The state appealed the ruling to the Ninth Circuit Co
A tributary or affluent is a stream or river that flows into a larger stream or main stem river or a lake. A tributary does not flow directly into a ocean. Tributaries and the main stem river drain the surrounding drainage basin of its surface water and groundwater, leading the water out into an ocean. A confluence, where two or more bodies of water meet together refers to the joining of tributaries; the opposite to a tributary is a distributary, a river or stream that branches off from and flows away from the main stream. Distributaries are most found in river deltas. "Right tributary" and "left tributary" are terms stating the orientation of the tributary relative to the flow of the main stem river. These terms are defined from the perspective of looking downstream. In the United States, where tributaries sometimes have the same name as the river into which they feed, they are called forks; these are designated by compass direction. For example, the American River receives flow from its North and South forks.
The Chicago River's North Branch has the East and Middle Fork. Forks are sometimes left. Here, the "handedness" is from the point of view of an observer facing upstream. For instance, Steer Creek has a left tributary, called Right Fork Steer Creek. Tributaries are sometimes listed starting with those nearest to the source of the river and ending with those nearest to the mouth of the river; the Strahler Stream Order examines the arrangement of tributaries in a hierarchy of first, second and higher orders, with the first-order tributary being the least in size. For example, a second-order tributary would be the result of two or more first-order tributaries combining to form the second-order tributary. Another method is to list tributaries from mouth to source, in the form of a tree structure, stored as a tree data structure. A gallery of major river basins with tributaries Estuary
The Spokane River is a tributary of the Columbia River 111 miles long, in northern Idaho and eastern Washington in the United States. It drains a low mountainous area east of the Columbia, passing through the Spokane Valley and the city of Spokane, Washington; the Spokane River drains the northern part of Lake Coeur d'Alene in the Idaho Panhandle, emptying into the Columbia River at Franklin D. Roosevelt Lake 180 km downstream. From Lake Coeur d'Alene, the Spokane River traverses the Rathdrum Prairie until reaching Post Falls, Idaho where it passes over a dam, a natural 40-foot waterfall. Continuing westward. In Spokane, it flows over the Spokane Falls, which are located in the heart of Downtown Spokane one third of the way down the river's length. About a mile the river receives Latah Creek from the southeast. Soon afterwards, it is met from the northeast by the Little Spokane River, on the western edge of the city of Spokane, it flows in a zigzag course along the southern edge of the Selkirk Mountains, forming the southern boundary of the Spokane Indian Reservation, where it is impounded by the Long Lake Dam to form Long Lake, a 15 mi reservoir.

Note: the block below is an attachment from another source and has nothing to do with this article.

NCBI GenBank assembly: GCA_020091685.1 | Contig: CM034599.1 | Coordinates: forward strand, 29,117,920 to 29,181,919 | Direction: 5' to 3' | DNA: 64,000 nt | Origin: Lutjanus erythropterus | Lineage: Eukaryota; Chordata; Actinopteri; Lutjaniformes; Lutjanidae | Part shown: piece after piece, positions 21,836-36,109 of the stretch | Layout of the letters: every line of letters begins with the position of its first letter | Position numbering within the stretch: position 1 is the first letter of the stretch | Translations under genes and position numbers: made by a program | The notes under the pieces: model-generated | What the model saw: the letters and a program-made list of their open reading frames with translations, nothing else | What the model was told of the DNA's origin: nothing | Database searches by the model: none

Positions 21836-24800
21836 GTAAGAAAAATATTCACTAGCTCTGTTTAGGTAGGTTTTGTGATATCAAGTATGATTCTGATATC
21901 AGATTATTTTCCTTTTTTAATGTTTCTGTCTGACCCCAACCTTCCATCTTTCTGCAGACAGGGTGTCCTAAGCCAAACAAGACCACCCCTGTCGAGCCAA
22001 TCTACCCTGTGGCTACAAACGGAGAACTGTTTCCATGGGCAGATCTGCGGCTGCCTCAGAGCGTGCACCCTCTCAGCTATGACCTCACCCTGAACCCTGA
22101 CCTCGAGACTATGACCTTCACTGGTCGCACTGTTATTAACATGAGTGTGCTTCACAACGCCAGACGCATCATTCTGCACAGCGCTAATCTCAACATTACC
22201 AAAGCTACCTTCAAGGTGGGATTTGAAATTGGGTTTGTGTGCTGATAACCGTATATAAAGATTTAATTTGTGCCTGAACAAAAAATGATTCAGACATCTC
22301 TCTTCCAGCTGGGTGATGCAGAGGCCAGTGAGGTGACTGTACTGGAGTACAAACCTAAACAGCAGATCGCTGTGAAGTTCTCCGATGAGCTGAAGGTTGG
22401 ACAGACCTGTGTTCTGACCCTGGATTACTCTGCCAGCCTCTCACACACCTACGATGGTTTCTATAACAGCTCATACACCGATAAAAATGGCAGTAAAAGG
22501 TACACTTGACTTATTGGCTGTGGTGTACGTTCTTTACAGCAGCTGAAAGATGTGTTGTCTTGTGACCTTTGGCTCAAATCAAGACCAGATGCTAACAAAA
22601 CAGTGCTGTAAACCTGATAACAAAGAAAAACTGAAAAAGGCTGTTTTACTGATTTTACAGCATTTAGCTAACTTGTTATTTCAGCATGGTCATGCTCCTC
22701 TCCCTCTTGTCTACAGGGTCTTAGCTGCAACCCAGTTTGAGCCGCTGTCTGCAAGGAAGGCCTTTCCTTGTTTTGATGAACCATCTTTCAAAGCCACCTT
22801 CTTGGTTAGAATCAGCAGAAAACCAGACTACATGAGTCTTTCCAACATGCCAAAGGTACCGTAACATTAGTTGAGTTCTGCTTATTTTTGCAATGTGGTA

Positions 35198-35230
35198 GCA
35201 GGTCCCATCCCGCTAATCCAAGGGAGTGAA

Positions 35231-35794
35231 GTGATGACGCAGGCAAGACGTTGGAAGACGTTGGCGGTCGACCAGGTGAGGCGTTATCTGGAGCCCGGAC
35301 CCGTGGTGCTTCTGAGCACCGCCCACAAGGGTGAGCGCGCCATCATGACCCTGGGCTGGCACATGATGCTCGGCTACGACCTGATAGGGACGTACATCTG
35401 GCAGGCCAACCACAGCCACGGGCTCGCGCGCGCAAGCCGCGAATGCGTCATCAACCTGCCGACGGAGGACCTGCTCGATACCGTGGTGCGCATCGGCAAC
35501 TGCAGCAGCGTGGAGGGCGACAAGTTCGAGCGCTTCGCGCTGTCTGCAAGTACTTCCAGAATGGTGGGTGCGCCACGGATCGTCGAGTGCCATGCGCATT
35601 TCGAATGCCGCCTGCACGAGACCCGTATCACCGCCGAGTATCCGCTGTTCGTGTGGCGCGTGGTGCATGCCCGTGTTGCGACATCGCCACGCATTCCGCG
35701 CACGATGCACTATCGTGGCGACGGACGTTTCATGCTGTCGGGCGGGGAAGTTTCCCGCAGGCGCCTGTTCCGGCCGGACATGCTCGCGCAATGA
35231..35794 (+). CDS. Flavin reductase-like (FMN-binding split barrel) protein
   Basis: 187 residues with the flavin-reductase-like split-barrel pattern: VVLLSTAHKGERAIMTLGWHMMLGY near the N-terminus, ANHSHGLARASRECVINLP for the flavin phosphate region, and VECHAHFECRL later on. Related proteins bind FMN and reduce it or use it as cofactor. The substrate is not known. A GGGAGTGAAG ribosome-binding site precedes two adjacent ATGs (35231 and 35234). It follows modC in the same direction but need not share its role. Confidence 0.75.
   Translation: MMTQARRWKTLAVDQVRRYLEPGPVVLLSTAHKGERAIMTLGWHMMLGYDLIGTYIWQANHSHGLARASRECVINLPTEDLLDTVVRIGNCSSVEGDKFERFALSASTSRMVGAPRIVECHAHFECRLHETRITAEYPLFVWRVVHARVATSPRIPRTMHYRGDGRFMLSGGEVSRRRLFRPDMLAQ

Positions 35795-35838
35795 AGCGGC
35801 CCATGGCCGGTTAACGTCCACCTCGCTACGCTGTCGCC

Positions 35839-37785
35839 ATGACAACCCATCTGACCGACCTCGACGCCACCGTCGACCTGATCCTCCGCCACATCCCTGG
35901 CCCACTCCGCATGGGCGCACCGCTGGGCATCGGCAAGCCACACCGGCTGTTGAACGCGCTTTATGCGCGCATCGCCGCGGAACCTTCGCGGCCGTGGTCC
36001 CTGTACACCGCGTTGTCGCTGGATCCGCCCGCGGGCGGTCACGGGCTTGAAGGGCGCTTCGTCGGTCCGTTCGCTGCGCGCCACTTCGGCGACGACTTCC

It joins Franklin D. Roosevelt Lake on the Columbia from the east at Miles; the site of historic Fort Spokane is located at the confluence of the Columbia rivers. The Spokane River's entire drainage basin is about 6,240 square miles large, of which 3,840 square miles are above Post Falls Dam at the outlet of Coeur d'Alene Lake, its mean annual discharge is 7,946 cubic feet per second. Until the 18th century, the Coeur d'Alene and Spokane Native Americans used to live and travel along the banks of the Spokane River. In 1807, David Thompson was the first European to explore the area. Today, the metropolitan area of the city of Spokane, Washington is the largest human settlement on the banks of the Spokane River; the metropolitan areas of Coeur d'Alene and Post Falls, Idaho are seated alongside the river. The Spokane River and Lake Coeur d'Alene area the primary sources of recharge for the Spokane Valley–Rathdrum Prairie Aquifer, the primary source of drinking water for each of these settlements.